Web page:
IPP Mail Archive: IPP> IPP Native Notifications

IPP Mail Archive: IPP> IPP Native Notifications

IPP> IPP Native Notifications

From: harryl@us.ibm.com
Date: Thu Feb 17 2000 - 19:29:30 EST

  • Next message: Farrell, Lee: "IPP> IPP Minutes -- Feb '00"

    Carl and I still feel that a native form of IPP notification is desirable.
    One example is requesting a printer to pause and responding that the
    operation was accepted vs. asking a printer to pause and responding with
    the accept, an interim state change (moving to paused) and the final
    condition (paused). Another example is a print job that is aborted and
    subsequently (rapidly) removed from the IPP printer. With polling (only)
    the job may seem to have just disappeared. With native notification (even
    IF events were concatenated by a proxy) there would at least be an event

    Carl had proposed a persistent connection with MIME Multipart/Mixed in the
    response. The criticisms were

    1. Persistent connections... how many and how long? Certainly not one per
    job (with queued jobs) and certainly not for the duration of a (queued)
    2. But what if a proxy were to concatenate the chunked responses into one
    response with known content length?
    3. Even if the proxy doesn't buffer the response, and "Server Directed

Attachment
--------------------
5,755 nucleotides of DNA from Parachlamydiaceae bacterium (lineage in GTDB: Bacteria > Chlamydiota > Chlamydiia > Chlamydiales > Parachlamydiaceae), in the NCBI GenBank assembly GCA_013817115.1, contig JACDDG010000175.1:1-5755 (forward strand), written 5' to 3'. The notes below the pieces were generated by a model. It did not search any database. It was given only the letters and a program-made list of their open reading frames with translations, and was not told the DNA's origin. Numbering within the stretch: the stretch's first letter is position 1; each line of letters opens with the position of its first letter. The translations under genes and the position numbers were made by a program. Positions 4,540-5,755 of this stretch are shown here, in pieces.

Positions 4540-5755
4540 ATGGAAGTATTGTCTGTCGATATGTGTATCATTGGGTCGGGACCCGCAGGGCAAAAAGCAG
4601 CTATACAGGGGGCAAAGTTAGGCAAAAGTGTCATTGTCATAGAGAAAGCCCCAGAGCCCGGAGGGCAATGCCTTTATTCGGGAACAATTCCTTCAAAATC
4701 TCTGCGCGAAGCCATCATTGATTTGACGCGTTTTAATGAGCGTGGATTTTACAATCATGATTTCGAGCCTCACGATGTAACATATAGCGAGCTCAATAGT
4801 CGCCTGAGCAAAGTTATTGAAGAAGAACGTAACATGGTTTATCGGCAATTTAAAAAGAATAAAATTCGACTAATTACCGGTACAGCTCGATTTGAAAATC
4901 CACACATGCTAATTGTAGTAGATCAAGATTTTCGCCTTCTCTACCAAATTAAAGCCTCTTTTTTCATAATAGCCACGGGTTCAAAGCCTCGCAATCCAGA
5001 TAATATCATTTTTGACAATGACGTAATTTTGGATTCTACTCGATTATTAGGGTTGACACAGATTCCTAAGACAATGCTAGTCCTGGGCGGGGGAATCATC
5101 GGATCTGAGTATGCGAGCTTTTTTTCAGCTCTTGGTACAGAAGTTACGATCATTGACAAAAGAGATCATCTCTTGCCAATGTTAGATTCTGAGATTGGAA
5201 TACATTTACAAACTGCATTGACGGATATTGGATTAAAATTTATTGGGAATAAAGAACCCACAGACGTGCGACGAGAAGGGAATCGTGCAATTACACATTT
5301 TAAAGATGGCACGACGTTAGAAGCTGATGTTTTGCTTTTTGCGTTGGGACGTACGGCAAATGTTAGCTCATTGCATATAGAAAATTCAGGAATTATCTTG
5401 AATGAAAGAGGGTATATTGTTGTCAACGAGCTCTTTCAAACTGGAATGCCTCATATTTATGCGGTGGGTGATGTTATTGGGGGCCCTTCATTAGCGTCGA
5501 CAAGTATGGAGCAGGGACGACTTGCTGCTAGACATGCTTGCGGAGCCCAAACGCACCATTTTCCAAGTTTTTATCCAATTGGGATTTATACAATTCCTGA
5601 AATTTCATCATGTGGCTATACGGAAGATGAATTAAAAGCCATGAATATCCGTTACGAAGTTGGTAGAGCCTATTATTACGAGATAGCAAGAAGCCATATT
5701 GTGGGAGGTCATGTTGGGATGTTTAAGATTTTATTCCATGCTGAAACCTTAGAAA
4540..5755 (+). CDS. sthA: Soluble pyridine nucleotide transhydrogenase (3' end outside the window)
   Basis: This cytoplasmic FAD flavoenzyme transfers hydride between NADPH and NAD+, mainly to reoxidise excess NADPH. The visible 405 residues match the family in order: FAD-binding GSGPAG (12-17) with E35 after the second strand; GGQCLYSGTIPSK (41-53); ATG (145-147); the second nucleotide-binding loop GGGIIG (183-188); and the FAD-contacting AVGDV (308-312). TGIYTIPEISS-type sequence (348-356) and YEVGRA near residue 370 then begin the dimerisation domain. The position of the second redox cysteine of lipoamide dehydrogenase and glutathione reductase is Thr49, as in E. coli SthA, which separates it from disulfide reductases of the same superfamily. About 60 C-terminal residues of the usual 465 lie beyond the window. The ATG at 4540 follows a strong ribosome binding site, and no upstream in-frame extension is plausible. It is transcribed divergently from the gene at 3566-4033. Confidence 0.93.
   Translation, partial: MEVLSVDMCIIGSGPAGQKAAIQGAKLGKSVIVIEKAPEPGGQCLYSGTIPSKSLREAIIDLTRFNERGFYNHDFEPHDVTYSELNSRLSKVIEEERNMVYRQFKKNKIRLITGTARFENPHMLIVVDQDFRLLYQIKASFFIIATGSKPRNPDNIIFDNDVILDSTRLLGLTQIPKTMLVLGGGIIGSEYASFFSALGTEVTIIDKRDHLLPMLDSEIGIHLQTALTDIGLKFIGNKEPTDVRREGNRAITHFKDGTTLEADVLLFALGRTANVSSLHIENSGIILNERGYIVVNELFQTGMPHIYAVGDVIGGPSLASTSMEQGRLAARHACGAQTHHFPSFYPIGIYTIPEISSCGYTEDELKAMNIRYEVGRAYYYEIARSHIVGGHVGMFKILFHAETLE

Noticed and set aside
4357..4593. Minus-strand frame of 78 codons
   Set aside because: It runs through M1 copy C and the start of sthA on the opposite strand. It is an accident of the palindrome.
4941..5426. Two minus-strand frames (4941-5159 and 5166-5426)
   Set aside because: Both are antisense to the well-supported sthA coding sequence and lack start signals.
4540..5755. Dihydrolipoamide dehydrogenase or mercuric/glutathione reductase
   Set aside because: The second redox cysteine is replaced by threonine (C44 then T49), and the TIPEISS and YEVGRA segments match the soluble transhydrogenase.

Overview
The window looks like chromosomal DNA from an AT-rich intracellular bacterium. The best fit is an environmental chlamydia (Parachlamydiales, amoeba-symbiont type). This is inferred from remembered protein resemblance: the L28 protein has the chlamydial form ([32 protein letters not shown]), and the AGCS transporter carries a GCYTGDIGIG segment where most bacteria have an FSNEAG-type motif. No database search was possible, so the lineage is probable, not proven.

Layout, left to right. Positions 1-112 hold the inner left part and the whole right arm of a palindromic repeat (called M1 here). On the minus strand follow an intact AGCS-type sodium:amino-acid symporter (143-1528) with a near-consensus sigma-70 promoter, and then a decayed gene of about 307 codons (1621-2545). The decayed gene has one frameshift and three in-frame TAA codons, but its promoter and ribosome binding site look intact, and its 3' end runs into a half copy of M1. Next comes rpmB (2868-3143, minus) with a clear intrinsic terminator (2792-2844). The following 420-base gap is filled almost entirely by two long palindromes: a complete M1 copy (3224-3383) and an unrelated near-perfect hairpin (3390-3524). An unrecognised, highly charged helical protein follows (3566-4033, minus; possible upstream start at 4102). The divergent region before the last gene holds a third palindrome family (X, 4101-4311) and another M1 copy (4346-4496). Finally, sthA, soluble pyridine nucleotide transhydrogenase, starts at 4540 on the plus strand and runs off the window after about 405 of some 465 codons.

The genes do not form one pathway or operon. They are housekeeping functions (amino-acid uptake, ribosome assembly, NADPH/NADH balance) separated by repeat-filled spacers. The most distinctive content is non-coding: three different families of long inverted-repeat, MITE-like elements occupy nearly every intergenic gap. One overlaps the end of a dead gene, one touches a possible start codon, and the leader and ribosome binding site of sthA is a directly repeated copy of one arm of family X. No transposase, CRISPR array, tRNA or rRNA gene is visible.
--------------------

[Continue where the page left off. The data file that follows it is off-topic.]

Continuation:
Polling" reduces the time for a persistent connection, how long do proxies
    typically allow the connection to remain open before they time out?

    I wrote a proposal with "Server Directed Polling" to address the first
    issue. Server directed polling is a more efficient method than arbitrary
    periodic polling and would be used, appropriately, while a print job is
    making it's way through the queue or when the job had been placed on hold
    or any time during the process where actual processing of the job is not

    When job processing was imminent (within an anticipated time frame
    determined by the IPP printer... not some hard specified time... a
    persistent connection with a MIME Multipart/Mixed response would be
    appropriate for "real time" events (like page stacking or device errors).
    But (issue 2) if a proxy is behaving such that all the responses (which
    are inevitably CHUNKED) are buffered into one concatenated response...
    then the notification recipient learns all the information at one time,
    anyway, which defeats the purpose.

    Our question (which needs to be posed to the HTTP community, perhaps at
    the March meeting) is... will proxies actually do this? We find it hard to
    imagine a proxy designed to buffer arbitrary lengths of data!

    Also, we need an answer to (3). What can we expect in terms of a proxy
    allowing persistent connection. Is 4 minutes out of the question (for
    example). Does it depend on whether or not responses are flowing?

    Harry Lewis
    IBM Printing Systems

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